Monday, June 27, 2011

Antillean Nighthawk - The Florida Keys, Day One

Monday, May 30th

Common Myna, an exotic bird found in South Florida and The Keys
Over the Memorial holiday weekend, which started for me on Monday, my daughter and I headed for the Florida Keys to look for the special birds found there.  Namely antillean nighthawks at the airport at Marathon and roseate terns also found at Marathon. Also seeking white-crowned pigeons, gray kingbirds and the endangered key deer.

So Monday took off from home about 2 PM and made the trip in about five hours.  Stayed alert for locating  any white-tailed kites along US 27.  Did not sight any kind of kite, but did find Common Mynas in Homestead. Next checked out Dagney Johnson Key Largo Hammock Botanical State Park on Key Largo, to look for black-whiskered vireos and mangrove cuckoo. Had searched the mangroves at the Card Sound Toll Bridge for the Florida mangrove yellow warblers that are supposed to easily be found there. Did not sight the warblers, but found several Gray Kingbirds and heard several Black-whiskered Vireos on Key Largo. And at Dagney a quick search did not reveal the mangrove cuckoo that had been reported to be found near the entrance.

Marathon Government Center
Traveling further south on US 1 we sighted more gray kingbirds, Eurasian Collared Doves, Mourning Doves, additional common mynas and several White-crowned Pigeons. Upon arrival at Marathon we first checked out the Marathon Government center, were Least and Roseate Terns nest on the roof tops. Managed to sight several Least Terns, but just one Roseate Tern.  Also added more white-crowned pigeons, Brown Pelicans, Laughing Gulls, and a Magnificent Frigatebird.  Roseate terns are a more pelagic species and is seen in the Florida Keys when they come into nest. I understand that they can also be found nesting in the vicinity of Long Island Sound in New York.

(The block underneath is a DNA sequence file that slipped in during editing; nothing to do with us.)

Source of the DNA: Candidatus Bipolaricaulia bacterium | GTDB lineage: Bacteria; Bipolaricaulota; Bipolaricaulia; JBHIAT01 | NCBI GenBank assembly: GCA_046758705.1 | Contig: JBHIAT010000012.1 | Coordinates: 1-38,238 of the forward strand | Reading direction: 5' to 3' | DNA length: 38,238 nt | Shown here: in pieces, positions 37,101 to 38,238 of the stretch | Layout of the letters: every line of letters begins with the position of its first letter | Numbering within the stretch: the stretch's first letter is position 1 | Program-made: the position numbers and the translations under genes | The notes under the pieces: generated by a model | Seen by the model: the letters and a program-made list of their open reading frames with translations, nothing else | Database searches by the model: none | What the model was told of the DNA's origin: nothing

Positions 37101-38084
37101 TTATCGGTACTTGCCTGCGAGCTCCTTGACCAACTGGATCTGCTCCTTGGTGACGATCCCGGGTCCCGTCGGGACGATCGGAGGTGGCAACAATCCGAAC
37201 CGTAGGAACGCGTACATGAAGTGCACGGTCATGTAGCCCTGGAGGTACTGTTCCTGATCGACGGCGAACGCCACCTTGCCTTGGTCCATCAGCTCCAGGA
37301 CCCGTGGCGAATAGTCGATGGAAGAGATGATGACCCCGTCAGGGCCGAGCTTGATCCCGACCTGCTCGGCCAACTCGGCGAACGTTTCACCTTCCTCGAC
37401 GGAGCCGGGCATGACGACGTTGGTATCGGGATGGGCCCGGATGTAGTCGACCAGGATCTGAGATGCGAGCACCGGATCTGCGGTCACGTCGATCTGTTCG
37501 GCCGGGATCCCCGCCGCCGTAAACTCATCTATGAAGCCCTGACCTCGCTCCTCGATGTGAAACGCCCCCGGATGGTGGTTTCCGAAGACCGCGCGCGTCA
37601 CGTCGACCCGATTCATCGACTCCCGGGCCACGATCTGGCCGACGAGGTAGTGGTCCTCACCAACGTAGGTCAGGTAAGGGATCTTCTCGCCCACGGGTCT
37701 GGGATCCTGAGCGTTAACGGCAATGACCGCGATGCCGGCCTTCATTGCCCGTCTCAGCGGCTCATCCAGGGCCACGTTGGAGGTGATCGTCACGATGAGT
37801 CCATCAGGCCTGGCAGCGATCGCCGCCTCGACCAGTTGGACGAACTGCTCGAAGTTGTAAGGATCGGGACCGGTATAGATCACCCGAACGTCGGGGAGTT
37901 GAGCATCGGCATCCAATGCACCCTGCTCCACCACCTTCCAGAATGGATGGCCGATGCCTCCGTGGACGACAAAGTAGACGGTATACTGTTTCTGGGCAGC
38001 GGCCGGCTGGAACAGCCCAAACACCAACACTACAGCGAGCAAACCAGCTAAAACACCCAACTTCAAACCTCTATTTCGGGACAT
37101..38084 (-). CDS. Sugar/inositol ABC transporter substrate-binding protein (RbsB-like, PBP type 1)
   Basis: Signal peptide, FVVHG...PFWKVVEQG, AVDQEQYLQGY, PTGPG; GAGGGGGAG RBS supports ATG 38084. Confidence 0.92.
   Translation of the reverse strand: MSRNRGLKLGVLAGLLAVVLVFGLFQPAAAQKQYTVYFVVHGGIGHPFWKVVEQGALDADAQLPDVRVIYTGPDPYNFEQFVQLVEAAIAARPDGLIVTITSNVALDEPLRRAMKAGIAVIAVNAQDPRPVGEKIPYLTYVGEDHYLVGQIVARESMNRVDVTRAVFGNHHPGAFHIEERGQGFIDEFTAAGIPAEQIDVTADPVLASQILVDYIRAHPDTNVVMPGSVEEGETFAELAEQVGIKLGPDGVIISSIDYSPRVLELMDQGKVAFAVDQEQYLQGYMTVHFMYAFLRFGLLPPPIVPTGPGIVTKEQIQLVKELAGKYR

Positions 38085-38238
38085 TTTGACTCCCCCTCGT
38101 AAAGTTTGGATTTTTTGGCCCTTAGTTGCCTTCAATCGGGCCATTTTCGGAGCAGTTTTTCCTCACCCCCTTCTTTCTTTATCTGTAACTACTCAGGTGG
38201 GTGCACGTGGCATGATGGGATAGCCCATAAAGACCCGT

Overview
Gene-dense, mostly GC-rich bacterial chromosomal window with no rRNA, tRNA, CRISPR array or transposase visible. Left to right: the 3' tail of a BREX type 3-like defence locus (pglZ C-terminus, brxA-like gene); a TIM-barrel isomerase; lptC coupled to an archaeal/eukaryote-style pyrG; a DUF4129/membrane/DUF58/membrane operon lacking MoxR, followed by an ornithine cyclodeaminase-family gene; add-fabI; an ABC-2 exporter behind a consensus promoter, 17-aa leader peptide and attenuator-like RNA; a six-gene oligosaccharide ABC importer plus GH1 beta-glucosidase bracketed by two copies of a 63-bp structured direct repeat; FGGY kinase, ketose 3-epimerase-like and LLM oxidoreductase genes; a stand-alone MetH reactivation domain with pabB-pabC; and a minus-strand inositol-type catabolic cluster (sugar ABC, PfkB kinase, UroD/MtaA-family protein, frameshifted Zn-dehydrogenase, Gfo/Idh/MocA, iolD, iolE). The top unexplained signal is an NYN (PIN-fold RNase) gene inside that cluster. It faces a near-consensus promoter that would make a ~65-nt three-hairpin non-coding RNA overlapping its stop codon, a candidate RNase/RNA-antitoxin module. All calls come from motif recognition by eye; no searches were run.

After a drive through dinner and checking into our motel, I headed over to the Marathon Airport, which was only a block away. Last year I was able to get a hit here on the antillean nighthawk at about 7:30 PM. A good forty-five minutes before sun down.  So made a point to be at the same spot by 7:30, but this time a lone Antillean Nighthawk did not appear till sundown.  Like common nighthawks, you can usually find them by ear before spotting them in the air.


  1. Wow, Tom. Exciting first day. Was very tempted to tag along with you.

  2. Hi Tom, I'm enjoying your blog entry of the Memorial Day - Keys visit! Just thought I'd comment on your search for the Mangrove cuckoo; did you know there are a small # of these in Ding Darling Refuge, on Sanibel? I may or may not have seen one, but have *heard* one or 2 over the years, while walking or biking thru' the area just past the entry booth. Then again, just past the first turn, which is a left, I've heard one in the mangrove. You may be well aware of this, but tho't I'd mention it just in case :~)
    Thanks, Beth

  3. Hello Beth, Thanks for checking out the blog. I enjoy sharing some of my experiences. I have had success at Ding Darling in the past. Didn't have any last year and have been there 4 times so far this season without success. My last hit was at the dike were I had three in one tree and almost got my camera on them before they flew off. I'll give it one more try this year, but I think they stop calling soon. Thanks, Tom